MORE WORLD NEWS

South Africa: Rhino poacher gets 77 years in jail
Thai junta defends strong powers under new charter
Shipwrecked Concordia on verge of final voyage
Australia: All Ukraine victims may not be found
Iraq: Death toll from Baghdad attack rises to 31
John Kerry files to Tel Aviv despite FAA ban
Ex-general to challenge Indonesian election defeat
Bodies of Malaysia jet victims to leave Ukraine
Gaza families plead for evacuation amid battle
Australia focuses on both Malaysian jet disasters
Parts of Chinese city sealed for bubonic plague
China cracks down on online rumors, porn
Qatar, Saudi rulers meet on Gaza cease-fire talks
Puerto Rico police probe deaths of 16 cats, dogs
Mexico's circuses caught up in animal rights spat
At least 21 dead in Iraq checkpoint car bombing
Israel tells airlines not to cancel flights
Nigerian president meets with parents of abducted girls
Crash scene still not secure
Teen mother of newborn buried in NC yard arrested
Racehorse owned by Britain's queen fails dope test
Canada deports members of human trafficking ring
Freida Pinto speaks at girls' rights summit in UK
European agency urges airlines to avoid Tel Aviv
Egypt: 20 'terrorists' carried out border attack
Infighting as split emerges among Syrian rebels
Italy arrests smugglers accused of killing dozens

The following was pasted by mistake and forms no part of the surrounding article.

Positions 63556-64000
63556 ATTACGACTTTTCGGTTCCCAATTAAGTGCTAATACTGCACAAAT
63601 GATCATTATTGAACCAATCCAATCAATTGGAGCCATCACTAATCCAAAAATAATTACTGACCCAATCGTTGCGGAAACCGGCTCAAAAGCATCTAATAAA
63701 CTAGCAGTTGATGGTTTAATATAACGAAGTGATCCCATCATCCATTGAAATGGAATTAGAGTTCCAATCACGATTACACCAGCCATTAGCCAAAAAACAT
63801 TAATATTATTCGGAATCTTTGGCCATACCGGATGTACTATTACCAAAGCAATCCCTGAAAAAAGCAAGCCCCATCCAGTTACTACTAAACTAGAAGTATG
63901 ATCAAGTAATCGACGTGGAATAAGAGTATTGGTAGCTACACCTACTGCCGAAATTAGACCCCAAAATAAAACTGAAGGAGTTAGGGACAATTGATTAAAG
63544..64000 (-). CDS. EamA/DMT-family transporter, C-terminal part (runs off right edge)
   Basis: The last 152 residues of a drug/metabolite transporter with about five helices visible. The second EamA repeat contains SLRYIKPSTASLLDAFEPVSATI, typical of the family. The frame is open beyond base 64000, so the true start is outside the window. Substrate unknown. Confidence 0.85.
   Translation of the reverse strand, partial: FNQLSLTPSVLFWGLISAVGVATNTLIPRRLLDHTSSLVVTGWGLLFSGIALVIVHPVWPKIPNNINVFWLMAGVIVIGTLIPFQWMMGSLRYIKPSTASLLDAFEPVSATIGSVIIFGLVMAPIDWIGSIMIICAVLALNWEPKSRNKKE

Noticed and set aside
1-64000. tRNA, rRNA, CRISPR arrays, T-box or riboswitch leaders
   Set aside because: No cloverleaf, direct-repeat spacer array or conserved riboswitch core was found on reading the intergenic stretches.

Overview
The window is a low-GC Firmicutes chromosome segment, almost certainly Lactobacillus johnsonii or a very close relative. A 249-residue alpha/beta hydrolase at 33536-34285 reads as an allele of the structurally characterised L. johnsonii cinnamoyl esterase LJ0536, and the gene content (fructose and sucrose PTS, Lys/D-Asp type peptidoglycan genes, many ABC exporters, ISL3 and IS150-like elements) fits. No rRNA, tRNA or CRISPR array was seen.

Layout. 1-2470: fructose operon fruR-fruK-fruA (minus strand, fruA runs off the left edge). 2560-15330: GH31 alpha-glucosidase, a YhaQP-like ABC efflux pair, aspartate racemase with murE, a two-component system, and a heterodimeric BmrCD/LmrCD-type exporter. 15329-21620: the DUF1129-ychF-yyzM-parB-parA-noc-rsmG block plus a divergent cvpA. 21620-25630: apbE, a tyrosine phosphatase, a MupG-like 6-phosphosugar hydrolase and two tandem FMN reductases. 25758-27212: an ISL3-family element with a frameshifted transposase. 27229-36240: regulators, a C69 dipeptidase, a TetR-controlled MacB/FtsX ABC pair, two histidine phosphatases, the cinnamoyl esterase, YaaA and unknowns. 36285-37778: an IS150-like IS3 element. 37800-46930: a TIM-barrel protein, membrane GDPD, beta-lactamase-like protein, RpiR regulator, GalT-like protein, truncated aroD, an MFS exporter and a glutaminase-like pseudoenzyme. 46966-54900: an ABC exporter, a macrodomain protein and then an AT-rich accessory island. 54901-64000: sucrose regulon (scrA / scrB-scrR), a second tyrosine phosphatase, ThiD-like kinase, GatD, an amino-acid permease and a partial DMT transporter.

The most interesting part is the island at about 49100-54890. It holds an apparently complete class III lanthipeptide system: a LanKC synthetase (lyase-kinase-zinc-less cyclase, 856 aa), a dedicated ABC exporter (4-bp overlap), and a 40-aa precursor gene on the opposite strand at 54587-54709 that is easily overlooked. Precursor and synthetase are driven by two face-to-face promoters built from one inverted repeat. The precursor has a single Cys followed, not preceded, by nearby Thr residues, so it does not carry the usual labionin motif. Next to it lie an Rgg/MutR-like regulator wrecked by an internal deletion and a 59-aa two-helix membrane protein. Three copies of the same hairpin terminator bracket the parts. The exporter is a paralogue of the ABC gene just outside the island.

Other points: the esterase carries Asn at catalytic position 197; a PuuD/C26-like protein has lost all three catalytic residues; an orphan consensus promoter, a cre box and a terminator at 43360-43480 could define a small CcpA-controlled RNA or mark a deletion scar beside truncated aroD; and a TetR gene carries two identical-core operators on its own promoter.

Minibus crash in France kills 5 children, 1 adult
Turkish PM says he, Obama no longer talk directly
C. African Republic talks on hold; rebels absent



World News
News from the region's first prime-time newscast. You'll find it First On Fox!


GERMANY-SAMSUNG-SECURITY
American researcher says he's fooled fingerprint check on Samsung's flagship Galaxy S5

Reported by: Associated Press
Reported: Thursday, April 17, 2014 8:47 AM EDT
BERLIN


A Berlin-based researcher says he has managed to fool the fingerprint-based security system on Samsung's new Galaxy S5 smartphone using wood glue and a picture of the original print.

Ben Schlabs, an American who works for German firm Security Research Labs GmbH, says the trick is identical to the one hackers used to unlock Apple's iPhone 5 last year.

The flaw is potentially more serious than in the iPhone, because Schlabs says he was also able to trick the electronic payment app PayPal that uses Samsung's authentication system into accepting the fake fingerprint.

Schlabs says users concerned about security can choose to use a strong password instead of the convenient but flawed fingerprint system.

A spokeswoman for Samsung in Germany wasn't immediately able to comment on the issue Thursday.










PRIME PICKS

THE BIG BANG THEORY
Tonight at 7:30 PM

The Work Song Nanocluster
Penny's home business turns into a complete nightmare when Sheldon takes over



Get 1/2 price gift certificates

Find us on Facebook

Advertisement